Assessment 02: News or Feature Article
Part 1: Writing Folio—News and/or Features
SASINIPA SIRIWAT 21911095
Cooking Abroad 1001
By SASINIPA SIRIWAT
PERTH – A unit comprising with one student in the tutorial, who herself is both the tutor and the student, there are no lectures, the tutorial endures as long as the student is alive. The grades will be based upon how much time the student did not waste.
“I cooked salted eggs porridge in the morning for breakfast. For lunch and dinner, I’m eating Japanese curry,” said the Singaporean amateur self-trained chef while she stirred her hot yellow sauce carefully to make sure the chicken, carrots and potatoes are cooked evenly. Saturday afternoon, the fragrance filled up the 35 square meter accommodation.
Ten minutes away from the University of Western Australia, the 21-year-old who has chosen to live off campus usually spends at least two hours a day in her kitchen, preparing three meals.
Hiu, a third year Linguistics major student from the National University of Singapore, is currently on a one-semester exchange at UWA. Back in her home university, it was normal for her to go shopping for some food at night when she was hungry. In Perth, she has to check the opening hours of everything to be certain that the place will be open.
“I don’t get that luxury of going to supermarket after I finish her work because the supermarket closes at 5 p.m.” Hiu said, “So yeah, it is totally wonderful, in a very sarcastic sense.”
“In the morning, I will cook my breakfast, and wash up while it’s cooking. By the time I come back, it’s cooked. After that, in the same time while I’m eating breakfast, I cook my lunch, so I can bring my food to school and microwave it later,” she said.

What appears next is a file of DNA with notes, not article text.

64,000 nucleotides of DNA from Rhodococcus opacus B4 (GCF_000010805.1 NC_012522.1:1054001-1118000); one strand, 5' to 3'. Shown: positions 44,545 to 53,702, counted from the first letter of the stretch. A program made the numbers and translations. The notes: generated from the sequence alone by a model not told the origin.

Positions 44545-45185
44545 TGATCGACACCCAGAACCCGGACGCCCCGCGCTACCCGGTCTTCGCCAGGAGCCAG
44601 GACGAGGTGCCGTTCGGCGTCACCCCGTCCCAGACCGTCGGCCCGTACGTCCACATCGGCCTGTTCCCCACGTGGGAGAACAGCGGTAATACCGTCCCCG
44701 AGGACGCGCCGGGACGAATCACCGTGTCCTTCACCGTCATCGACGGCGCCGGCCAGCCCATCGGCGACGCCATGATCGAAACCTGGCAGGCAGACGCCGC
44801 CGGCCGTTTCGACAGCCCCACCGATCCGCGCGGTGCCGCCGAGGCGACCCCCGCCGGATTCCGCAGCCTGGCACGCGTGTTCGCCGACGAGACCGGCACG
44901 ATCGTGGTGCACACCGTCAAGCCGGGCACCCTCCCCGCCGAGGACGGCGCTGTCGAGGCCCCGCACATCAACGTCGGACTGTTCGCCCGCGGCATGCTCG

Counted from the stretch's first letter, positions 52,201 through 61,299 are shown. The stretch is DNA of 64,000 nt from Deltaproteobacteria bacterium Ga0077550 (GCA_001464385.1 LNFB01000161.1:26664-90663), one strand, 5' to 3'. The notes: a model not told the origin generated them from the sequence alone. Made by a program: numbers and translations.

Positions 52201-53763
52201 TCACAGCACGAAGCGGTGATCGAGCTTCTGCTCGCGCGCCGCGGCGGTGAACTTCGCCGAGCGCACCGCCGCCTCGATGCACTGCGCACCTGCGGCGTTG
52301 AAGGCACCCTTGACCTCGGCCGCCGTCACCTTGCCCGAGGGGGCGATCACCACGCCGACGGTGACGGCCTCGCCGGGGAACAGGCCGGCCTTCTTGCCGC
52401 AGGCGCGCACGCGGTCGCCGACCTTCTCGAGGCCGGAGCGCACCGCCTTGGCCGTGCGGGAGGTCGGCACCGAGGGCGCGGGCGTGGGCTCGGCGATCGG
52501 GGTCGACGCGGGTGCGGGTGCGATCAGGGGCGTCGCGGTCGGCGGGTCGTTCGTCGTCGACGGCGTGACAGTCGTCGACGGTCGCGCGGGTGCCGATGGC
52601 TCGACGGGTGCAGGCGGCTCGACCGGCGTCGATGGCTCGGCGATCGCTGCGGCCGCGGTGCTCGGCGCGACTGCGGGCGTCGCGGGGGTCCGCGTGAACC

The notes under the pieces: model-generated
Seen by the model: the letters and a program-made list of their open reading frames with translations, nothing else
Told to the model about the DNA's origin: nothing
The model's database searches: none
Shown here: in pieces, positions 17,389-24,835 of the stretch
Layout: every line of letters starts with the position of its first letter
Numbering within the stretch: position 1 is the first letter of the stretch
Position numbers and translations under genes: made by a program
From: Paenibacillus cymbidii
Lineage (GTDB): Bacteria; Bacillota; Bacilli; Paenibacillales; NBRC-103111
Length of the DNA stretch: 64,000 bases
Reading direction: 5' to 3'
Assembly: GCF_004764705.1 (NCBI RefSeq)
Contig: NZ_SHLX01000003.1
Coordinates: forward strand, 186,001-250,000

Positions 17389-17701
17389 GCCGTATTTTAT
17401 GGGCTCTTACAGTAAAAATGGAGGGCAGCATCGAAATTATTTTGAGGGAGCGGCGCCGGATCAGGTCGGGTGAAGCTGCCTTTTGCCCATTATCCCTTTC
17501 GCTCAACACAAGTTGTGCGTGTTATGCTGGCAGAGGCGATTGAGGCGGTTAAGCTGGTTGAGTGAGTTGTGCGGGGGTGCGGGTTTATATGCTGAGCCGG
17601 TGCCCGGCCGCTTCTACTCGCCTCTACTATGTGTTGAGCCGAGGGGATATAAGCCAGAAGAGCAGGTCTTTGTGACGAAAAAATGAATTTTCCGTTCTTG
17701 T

Compared to academic matter, the self-cooking lesson has been a bigger part of her studying abroad life. When asked on what experience she gains more from the exchange: academic lesson or cooking lesson, Hiu’s answer was immediate.
“Definitely cooking,” she said then laughed, “I guess I learn the most about cooking and about laundry.”
Hiu learnt that she must check the oven temperature before putting broccolis in unless she wants it black with charcoal taste. She learnt that potatoes couldn’t be frozen unless she wants smelly mushy bubble foam in her fridge. She learnt that aluminum foils are not supposed to be in the microwave unless she wants thunderbolts inside the electric appliance.
Though at times it is lonely, tiring, and filled with anxiety of food spoiling, Gina Hiu said that she is happy with her decision. To match the atmosphere of midterm season, self-evaluation has been made and the only student of the class graded herself a D for Distinction. Eight weeks left until the finals, Hiu is aiming to improve her skill and score a High Distinction for the Cooking Abroad 1001 unit.
Call From Home
By SASINIPA SIRIWAT
PERTH – Having no clue of what to do, she cried and cried to a random sad song, emotions overwhelmed. Everything was upsetting. It was the first time she experienced homesickness.